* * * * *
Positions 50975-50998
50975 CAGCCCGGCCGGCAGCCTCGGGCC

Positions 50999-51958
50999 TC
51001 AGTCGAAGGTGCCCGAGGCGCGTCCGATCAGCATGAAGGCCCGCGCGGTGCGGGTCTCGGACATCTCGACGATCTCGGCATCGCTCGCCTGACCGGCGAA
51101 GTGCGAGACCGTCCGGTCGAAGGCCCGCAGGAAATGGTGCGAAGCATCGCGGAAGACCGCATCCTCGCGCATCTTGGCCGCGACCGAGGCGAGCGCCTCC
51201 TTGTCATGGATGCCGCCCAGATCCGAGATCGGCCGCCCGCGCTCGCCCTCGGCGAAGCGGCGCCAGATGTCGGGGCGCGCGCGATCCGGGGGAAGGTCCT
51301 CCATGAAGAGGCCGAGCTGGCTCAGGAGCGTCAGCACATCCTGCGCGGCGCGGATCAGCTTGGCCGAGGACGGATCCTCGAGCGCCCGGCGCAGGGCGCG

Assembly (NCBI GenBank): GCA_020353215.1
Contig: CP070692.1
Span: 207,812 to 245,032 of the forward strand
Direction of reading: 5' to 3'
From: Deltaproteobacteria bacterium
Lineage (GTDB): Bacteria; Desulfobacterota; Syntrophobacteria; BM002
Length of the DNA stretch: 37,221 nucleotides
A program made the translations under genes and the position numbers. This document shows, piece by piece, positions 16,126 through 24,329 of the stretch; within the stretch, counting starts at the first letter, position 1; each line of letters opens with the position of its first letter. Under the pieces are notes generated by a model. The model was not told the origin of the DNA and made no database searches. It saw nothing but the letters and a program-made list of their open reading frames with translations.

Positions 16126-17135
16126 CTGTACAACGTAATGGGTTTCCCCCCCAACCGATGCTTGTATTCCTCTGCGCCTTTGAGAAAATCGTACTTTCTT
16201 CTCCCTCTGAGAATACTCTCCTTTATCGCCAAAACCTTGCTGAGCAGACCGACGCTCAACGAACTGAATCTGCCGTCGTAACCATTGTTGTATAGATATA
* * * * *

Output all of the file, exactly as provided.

Positions 50975-50998
50975 CAGCCCGGCCGGCAGCCTCGGGCC

Positions 50999-51958
50999 TC
51001 AGTCGAAGGTGCCCGAGGCGCGTCCGATCAGCATGAAGGCCCGCGCGGTGCGGGTCTCGGACATCTCGACGATCTCGGCATCGCTCGCCTGACCGGCGAA
51101 GTGCGAGACCGTCCGGTCGAAGGCCCGCAGGAAATGGTGCGAAGCATCGCGGAAGACCGCATCCTCGCGCATCTTGGCCGCGACCGAGGCGAGCGCCTCC
51201 TTGTCATGGATGCCGCCCAGATCCGAGATCGGCCGCCCGCGCTCGCCCTCGGCGAAGCGGCGCCAGATGTCGGGGCGCGCGCGATCCGGGGGAAGGTCCT
51301 CCATGAAGAGGCCGAGCTGGCTCAGGAGCGTCAGCACATCCTGCGCGGCGCGGATCAGCTTGGCCGAGGACGGATCCTCGAGCGCCCGGCGCAGGGCGCG

Assembly (NCBI GenBank): GCA_020353215.1
Contig: CP070692.1
Span: 207,812 to 245,032 of the forward strand
Direction of reading: 5' to 3'
From: Deltaproteobacteria bacterium
Lineage (GTDB): Bacteria; Desulfobacterota; Syntrophobacteria; BM002
Length of the DNA stretch: 37,221 nucleotides
A program made the translations under genes and the position numbers. This document shows, piece by piece, positions 16,126 through 24,329 of the stretch; within the stretch, counting starts at the first letter, position 1; each line of letters opens with the position of its first letter. Under the pieces are notes generated by a model. The model was not told the origin of the DNA and made no database searches. It saw nothing but the letters and a program-made list of their open reading frames with translations.

Positions 16126-17135
16126 CTGTACAACGTAATGGGTTTCCCCCCCAACCGATGCTTGTATTCCTCTGCGCCTTTGAGAAAATCGTACTTTCTT
16201 CTCCCTCTGAGAATACTCTCCTTTATCGCCAAAACCTTGCTGAGCAGACCGACGCTCAACGAACTGAATCTGCCGTCGTAACCATTGTTGTATAGATATA